HUNSAKER, Esq., one of the foremost citizens of Elvira Township, where
he has a valuable and well-improved farm, is a representative of one of
the earliest settlers of Illinois. He was born in Union County
September 18,1831. His father, Nicholas Hunsaker, was a native of
Pennsylvania, and was a son of Abraham Hunsaker, who, so far as known,
was also born in that State. He migrated from there to the Territory of
Illinois in 1812, and was one of the first to settle in Union County.
At that time Illinois was practically uninhabited except by Indians;
almost all the land was owned by the Government and but very little of
it had been surveyed. Abraham Hunsaker located on Government land two
and a-half miles from Jonesborough and made it his home until he closed
his eyes in death. The maiden name of his wife was Jane Snyder.
They were worthy types of the true-hearted, self-sacrificing,
courageous pioneers who opened up this country for settlement.
The father of our subject was six years old when the family came to Illinois to make a home in the wilderness, and he grew up amid the most primitive environments. After he attained manhood he located on Government land, occupying it several years before he bought it. He finally entered several tracts and was prosperously engaged in farming in Union County until his life was rounded out by death.
Our subject's mother, whose maiden name was Olivia Montgomery, and who was a native of Virginia, died in 1835, when he was but a few months old. He was reared in his native county and can well remember when the face of the country presented a far different appearance from what it does to-day, much of its original wildness remaining in his boyhood, and settlements were few and far between. There were no railways, and the towns on the Mississippi River were the principal markets for the farmers, and here they disposed of their corn at an average price of twenty-two cents a bushel and their wheat at fifty cents a bushel, while their best pork brought only $1.50 a hundred pounds. Wild turkeys, deer and other game were plentiful and furnished a welcome addition to the fare of the pioneers. Our subject's education was conducted in a pioneer school taught on the subscription plan, each one paying his share, according to the number of scholars sent. These schools were taught in log houses, provided with rude homemade furniture, the seats made of logs split and hewn smooth on one side, with four sticks put in for legs. The room was heated by a fireplace that extended entirely across one end of it.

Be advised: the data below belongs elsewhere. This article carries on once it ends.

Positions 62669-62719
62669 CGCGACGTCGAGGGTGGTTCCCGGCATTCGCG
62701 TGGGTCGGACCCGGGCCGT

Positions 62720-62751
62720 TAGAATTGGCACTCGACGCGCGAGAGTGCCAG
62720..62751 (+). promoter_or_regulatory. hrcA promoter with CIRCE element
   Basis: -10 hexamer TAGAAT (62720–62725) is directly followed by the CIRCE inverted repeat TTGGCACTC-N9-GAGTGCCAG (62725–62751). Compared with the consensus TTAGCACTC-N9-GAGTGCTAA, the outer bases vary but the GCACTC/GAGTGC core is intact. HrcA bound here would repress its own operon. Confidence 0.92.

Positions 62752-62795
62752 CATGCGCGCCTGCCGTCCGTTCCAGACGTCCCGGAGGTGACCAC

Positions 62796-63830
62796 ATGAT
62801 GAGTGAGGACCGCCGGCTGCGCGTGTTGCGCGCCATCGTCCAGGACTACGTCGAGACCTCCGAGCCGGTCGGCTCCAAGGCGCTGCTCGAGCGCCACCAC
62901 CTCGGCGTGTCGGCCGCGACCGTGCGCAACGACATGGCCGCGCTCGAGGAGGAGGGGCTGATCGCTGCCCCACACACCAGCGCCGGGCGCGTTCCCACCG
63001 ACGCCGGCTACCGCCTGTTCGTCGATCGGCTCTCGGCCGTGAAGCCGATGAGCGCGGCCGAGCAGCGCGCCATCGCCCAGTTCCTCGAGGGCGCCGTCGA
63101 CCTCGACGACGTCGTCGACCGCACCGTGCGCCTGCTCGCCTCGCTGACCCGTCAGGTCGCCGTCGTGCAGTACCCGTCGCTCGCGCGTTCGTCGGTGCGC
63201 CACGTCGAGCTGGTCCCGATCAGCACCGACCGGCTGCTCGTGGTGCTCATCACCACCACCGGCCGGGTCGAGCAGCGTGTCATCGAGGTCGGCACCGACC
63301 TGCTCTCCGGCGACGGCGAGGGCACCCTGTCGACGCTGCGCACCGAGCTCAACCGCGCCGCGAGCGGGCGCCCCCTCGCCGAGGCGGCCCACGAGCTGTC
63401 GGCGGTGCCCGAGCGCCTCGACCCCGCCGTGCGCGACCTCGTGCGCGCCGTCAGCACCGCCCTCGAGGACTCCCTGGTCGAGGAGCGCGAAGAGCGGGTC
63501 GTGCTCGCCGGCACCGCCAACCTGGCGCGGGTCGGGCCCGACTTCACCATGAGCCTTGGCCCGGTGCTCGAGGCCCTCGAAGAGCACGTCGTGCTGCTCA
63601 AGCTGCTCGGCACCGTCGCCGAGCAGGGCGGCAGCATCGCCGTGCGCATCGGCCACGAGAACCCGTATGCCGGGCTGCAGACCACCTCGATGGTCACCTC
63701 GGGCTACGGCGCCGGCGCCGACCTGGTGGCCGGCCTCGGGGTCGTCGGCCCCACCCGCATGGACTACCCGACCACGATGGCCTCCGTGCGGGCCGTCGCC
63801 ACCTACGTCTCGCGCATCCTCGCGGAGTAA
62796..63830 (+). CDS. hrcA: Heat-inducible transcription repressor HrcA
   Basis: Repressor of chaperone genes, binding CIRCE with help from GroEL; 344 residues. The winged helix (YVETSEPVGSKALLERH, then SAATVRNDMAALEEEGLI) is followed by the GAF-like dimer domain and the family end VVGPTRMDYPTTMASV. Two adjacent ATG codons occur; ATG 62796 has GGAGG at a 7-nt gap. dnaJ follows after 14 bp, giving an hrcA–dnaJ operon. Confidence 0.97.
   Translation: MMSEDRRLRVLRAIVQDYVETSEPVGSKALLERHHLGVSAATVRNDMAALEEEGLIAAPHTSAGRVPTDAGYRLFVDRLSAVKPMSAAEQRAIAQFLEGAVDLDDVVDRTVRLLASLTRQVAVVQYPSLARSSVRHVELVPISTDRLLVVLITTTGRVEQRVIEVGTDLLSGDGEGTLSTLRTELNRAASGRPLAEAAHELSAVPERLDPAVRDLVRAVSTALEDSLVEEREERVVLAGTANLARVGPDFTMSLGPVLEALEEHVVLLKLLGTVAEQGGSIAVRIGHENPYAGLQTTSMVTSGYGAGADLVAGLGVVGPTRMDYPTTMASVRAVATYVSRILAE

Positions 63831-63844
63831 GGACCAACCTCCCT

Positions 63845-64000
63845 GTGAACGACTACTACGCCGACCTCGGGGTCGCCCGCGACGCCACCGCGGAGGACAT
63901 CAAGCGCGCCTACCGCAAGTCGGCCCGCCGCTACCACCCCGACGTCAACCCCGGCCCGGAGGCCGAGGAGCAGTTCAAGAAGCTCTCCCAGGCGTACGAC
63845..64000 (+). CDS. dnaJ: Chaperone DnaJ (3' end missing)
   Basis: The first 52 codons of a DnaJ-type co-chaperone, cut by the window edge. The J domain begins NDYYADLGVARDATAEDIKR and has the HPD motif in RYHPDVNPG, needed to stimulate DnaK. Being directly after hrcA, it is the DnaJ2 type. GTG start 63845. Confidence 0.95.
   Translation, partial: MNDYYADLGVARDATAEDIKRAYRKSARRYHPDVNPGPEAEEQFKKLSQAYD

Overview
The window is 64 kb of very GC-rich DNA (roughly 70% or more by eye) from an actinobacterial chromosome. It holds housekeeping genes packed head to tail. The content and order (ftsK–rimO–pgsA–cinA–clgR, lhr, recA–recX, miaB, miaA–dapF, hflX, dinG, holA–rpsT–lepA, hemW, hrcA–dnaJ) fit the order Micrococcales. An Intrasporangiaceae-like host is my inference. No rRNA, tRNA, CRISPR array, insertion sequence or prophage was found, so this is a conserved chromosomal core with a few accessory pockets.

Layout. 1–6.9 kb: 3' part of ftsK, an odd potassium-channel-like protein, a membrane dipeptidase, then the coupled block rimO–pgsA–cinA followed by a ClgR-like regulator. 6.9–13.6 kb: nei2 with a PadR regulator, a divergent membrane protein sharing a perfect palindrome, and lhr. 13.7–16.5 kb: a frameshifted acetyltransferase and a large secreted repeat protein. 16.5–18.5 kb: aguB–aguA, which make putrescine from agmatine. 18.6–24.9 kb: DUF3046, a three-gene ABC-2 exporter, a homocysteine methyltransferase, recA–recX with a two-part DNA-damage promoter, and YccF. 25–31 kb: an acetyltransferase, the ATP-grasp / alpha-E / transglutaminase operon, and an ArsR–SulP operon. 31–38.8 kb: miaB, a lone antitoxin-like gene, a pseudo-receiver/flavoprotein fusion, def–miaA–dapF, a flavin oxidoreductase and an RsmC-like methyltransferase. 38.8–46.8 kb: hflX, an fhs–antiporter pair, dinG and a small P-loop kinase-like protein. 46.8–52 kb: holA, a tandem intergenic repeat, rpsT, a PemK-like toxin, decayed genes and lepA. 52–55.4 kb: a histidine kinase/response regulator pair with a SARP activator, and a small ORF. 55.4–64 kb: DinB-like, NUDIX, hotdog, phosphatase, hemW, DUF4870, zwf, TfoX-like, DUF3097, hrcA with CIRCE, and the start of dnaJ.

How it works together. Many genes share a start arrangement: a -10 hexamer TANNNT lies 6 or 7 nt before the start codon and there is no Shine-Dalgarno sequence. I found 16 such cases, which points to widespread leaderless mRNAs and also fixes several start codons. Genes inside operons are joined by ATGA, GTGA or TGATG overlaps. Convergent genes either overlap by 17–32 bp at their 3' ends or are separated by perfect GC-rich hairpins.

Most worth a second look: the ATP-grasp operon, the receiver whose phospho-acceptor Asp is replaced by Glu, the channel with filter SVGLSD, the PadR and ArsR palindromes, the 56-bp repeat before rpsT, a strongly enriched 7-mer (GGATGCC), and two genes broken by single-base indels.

At the time of his marriage Mr. Hunsaker bought a tract of land eight miles from Cobden. He resided there until 1870 and then purchased a farm in Elvira Township, which comprises three hundred and twenty acres of fertile land. It is kept in a fine condition, and the improvements on the place are of a substantial order. Mr. Hunsaker's home is pleasantly situated on the southwestern quarter of section 4, and is the seat of a cheerful, abundant hospitality, a cordial welcome awaiting all who cross its threshold. To the lady who presides over this home our subject was united in marriage in 1855, and their union has brought them three children: Jennie, Augustus and Charles. Mrs. Hunsaker was Mary Stearns in her maiden days. She is also a native of Union County, like her husband, and is a daughter of John and Anna Stearns.
Mr. Hunsaker is a man of much force of character, who is possessed in a full degree of those traits that lead to success and command the confidence of his fellow-citizens, as is shown by the various offices of trust that they have confided to his care. During his residence in Union County he served as Justice of the Peace, as School Director and Township Treasurer, and he has been Justice of the Peace in Elvira Township. In his political views, he is a decided Democrat.
transcribed by Nan Starjak
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